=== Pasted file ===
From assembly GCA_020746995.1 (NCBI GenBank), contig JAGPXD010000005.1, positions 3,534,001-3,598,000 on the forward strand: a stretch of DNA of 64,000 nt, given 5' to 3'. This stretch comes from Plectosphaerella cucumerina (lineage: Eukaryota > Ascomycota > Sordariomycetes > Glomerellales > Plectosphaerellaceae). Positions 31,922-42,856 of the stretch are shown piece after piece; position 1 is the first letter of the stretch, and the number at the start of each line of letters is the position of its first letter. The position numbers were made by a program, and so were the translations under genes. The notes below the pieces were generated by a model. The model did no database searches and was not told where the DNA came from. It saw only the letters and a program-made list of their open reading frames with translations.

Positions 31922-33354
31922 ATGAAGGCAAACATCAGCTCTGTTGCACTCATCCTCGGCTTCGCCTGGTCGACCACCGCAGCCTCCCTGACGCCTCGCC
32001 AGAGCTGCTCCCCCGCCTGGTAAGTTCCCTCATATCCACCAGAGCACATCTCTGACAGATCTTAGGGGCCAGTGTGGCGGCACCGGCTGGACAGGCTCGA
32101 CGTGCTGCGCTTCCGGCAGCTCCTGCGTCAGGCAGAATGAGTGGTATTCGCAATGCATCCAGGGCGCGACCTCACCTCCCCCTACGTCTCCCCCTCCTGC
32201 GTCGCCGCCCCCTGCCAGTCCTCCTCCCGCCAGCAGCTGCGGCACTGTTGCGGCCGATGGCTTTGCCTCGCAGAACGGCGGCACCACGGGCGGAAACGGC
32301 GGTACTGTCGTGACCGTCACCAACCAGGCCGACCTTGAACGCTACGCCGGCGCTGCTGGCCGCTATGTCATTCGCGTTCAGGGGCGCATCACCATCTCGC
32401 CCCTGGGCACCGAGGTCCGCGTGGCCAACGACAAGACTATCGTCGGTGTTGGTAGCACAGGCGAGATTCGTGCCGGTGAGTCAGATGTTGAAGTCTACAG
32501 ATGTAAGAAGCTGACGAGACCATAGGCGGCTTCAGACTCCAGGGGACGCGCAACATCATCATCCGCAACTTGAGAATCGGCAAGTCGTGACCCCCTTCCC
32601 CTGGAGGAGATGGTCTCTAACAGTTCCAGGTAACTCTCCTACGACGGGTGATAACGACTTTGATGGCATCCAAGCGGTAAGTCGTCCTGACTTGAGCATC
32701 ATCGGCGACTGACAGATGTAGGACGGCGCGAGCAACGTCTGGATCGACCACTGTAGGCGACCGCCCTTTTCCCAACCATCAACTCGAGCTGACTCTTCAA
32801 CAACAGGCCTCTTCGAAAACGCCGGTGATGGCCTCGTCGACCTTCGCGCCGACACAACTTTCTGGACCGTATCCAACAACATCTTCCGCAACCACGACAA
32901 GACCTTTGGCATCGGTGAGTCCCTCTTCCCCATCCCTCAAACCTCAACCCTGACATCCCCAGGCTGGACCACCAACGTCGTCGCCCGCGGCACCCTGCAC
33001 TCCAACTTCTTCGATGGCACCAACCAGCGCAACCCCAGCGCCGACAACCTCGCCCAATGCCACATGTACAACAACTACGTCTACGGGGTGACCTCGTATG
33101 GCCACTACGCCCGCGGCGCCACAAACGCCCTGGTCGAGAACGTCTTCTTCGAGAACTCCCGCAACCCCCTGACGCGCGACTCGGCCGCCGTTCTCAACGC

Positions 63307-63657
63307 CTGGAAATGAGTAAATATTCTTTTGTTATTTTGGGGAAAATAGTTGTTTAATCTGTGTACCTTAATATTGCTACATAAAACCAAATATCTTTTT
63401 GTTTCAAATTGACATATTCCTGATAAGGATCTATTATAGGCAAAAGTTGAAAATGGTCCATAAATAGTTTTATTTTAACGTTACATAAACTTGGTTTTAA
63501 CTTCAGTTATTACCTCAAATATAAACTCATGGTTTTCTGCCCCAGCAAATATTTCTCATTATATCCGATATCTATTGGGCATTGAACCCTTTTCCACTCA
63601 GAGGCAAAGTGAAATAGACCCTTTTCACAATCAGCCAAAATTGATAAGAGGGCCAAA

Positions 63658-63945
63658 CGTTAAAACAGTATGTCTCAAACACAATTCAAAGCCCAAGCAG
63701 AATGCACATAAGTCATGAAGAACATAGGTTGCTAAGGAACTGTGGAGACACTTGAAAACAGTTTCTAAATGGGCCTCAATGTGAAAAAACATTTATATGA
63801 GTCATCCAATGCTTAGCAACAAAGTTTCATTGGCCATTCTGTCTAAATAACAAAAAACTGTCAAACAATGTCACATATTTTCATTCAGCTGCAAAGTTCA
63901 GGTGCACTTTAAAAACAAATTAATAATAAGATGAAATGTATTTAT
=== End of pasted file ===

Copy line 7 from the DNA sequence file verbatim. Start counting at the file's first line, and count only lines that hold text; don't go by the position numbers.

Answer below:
32301 GGTACTGTCGTGACCGTCACCAACCAGGCCGACCTTGAACGCTACGCCGGCGCTGCTGGCCGCTATGTCATTCGCGTTCAGGGGCGCATCACCATCTCGC